Hennepin County Sheriff Calls for Officers to Carry Heroin Antidote

It has been stated recently that heroin use is escalating in the Twin Cities. Now the Hennepin County Sheriff is calling for officers to carry a Heroin antidote.

In addition to the Hennepin County Sheriff, Senator Chris Eaton is also calling for law enforcement officers to carry the antidote, which can save the life of someone who is overdosing on heroin.

Eaton lost her daughter in 2007 when she died of an overdose while sitting in a car that was parked in a parking lot in Brooklyn Center.

The drug, called Narcan, is carried by law enforcement in 16 other states so that officers can administer the drug to those overdosing on heroin. The drug can be used as a nasal spray or it can be injected.

In Eaton’s daughter’s case, the first responders were police and they did not carry Narcan. She said it was approximately 40 minutes before her daughter received it. By that point, it was too late because the heroin had taken its toll on her body.

When the drug is administered, it stops the effects of the overdose. In a Massachusetts community, police have carried the drug for a while and it is credited with saving nearly 200 lives in a three year period.

This proposal for officers to carry Narcan has gained strong support from the Hennepin County Sheriff because he says it will save lives. He has also cited the numbers showing the sharp increase in heroin use in the Twin cities.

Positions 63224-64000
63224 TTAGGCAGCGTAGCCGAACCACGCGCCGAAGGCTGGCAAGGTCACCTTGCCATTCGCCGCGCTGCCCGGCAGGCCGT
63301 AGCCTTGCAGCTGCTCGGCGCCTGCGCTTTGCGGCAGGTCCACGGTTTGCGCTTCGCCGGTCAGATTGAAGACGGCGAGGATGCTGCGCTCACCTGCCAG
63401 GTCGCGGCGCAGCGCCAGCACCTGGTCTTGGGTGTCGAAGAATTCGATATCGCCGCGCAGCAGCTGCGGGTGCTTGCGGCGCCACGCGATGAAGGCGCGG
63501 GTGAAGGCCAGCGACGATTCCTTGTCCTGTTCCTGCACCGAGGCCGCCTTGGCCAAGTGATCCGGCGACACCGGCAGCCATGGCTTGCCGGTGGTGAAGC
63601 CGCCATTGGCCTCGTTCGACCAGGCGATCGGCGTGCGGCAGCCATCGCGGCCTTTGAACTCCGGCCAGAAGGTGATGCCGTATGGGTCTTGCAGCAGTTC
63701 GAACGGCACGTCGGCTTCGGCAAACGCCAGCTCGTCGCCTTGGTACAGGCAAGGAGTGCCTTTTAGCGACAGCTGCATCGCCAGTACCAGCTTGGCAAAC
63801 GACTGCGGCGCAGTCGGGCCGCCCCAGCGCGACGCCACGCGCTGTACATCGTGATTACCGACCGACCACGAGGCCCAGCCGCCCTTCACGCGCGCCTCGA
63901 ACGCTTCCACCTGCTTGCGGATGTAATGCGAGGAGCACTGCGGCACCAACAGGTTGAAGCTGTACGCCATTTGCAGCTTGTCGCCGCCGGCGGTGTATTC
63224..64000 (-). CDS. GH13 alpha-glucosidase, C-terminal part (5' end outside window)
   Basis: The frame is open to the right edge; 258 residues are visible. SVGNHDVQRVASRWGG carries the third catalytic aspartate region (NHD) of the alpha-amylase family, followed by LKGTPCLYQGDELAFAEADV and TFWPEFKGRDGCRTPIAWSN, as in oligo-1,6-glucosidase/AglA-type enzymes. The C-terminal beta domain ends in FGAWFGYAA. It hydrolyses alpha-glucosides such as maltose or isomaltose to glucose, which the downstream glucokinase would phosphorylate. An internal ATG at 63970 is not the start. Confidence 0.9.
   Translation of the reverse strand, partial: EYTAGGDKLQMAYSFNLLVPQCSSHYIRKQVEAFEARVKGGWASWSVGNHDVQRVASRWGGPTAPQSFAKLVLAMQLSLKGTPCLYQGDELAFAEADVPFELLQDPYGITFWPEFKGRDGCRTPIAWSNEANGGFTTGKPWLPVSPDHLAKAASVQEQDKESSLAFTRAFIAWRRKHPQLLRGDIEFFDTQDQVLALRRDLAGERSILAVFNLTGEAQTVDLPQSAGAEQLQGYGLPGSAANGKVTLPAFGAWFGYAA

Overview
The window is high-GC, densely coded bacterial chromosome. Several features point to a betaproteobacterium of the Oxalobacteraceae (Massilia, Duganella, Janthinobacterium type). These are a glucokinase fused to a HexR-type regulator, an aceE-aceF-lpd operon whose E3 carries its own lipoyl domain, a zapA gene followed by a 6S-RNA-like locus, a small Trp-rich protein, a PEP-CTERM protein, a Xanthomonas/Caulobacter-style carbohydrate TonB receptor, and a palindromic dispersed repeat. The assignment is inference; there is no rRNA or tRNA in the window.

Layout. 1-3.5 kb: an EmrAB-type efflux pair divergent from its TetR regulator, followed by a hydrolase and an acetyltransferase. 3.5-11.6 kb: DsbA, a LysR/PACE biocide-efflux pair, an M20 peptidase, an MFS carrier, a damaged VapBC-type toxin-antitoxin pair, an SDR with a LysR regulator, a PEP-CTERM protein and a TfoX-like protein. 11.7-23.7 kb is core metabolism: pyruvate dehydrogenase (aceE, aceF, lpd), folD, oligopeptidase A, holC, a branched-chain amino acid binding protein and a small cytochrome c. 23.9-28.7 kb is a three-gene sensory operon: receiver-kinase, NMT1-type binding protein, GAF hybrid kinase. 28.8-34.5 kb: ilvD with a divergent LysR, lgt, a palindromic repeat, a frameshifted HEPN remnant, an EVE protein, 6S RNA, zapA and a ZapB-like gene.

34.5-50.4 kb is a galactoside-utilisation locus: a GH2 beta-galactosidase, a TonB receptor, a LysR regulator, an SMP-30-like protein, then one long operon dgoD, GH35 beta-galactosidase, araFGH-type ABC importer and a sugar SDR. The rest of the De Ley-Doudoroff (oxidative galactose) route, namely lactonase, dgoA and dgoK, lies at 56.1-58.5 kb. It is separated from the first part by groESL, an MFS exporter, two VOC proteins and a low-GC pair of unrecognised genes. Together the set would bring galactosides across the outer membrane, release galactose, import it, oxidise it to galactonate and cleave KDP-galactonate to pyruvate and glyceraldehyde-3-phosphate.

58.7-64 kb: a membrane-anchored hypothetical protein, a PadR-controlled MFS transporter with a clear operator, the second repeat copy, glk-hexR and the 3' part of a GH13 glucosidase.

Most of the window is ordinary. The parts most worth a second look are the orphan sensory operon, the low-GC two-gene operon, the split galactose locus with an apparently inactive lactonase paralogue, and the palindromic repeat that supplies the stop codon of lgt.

In Hennepin County alone, the number of overdose deaths has increased sharply. In 2010, there were just 8 deaths. So far in 2013, there have been 48. The sheriff disputes claims that officers carrying Narcan would encourage heavier usage of heroin.

The drug is not very expensive at just around $20 per dose.

Eaton has wondered often if her daughter could have been saved if the officer who first arrived on the scene had carried Narcan. The senator says that she will introduce the bill during the next legislative session, which will start in February.

Part of the bill also gives partial amnesty to an individual who calls 911 to report an overdose. Many times, individuals who are around a person who is overdosing on heroin will hesitate to make the call because they do not want to face drug charges. They will try to take care of the issue themselves and, many times, this can have deadly consequences for the person who has overdosed. In other cases, someone will make the call and leave the overdose victim alone so they are not there when authorities arrive.

The Hennepin County Sheriff says that the sharp increase in heroin usage is because more people are having difficulty getting prescription drugs to abuse, so they turn to heroin. He also says that the heroin that is sold in the Twin Cities is pure and strong, so the quality of the high that users get is much better than with other strains of heroin.

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